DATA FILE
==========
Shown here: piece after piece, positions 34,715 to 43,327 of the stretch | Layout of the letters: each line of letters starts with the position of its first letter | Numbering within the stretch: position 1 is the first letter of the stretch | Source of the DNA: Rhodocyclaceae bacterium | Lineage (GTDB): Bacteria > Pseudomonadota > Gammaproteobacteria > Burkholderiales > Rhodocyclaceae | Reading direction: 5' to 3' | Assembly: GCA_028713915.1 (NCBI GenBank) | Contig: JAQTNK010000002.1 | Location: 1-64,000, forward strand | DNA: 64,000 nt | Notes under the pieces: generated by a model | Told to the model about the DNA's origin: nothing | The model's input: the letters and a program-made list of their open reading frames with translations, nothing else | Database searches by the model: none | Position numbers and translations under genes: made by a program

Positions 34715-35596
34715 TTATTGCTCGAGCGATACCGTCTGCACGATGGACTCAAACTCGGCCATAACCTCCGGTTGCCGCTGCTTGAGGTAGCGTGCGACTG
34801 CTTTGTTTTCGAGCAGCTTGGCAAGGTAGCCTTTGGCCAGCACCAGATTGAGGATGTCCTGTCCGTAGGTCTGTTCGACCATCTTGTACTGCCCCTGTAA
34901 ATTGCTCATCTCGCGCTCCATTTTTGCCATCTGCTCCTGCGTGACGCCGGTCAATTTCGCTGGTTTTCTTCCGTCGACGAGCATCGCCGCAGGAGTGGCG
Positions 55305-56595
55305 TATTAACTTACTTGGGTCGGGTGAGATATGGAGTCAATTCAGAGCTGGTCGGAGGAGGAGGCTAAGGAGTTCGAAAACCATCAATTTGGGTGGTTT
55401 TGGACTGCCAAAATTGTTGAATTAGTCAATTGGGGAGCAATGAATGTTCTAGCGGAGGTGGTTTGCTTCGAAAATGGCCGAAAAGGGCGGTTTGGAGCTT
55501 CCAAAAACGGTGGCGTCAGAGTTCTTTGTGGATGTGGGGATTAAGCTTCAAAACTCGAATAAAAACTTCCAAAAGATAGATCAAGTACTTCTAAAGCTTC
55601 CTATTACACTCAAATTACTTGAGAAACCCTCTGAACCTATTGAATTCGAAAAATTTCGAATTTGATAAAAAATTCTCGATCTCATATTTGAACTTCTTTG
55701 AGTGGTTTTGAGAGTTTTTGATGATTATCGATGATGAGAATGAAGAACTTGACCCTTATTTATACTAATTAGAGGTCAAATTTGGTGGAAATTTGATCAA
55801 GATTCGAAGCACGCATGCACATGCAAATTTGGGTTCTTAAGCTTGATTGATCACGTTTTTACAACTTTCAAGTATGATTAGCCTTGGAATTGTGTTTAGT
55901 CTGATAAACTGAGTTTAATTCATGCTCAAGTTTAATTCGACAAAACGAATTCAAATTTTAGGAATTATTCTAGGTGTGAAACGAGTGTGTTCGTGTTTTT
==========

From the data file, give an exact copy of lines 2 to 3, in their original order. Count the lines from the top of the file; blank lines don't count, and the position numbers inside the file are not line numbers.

Positions 34715-35596
34715 TTATTGCTCGAGCGATACCGTCTGCACGATGGACTCAAACTCGGCCATAACCTCCGGTTGCCGCTGCTTGAGGTAGCGTGCGACTG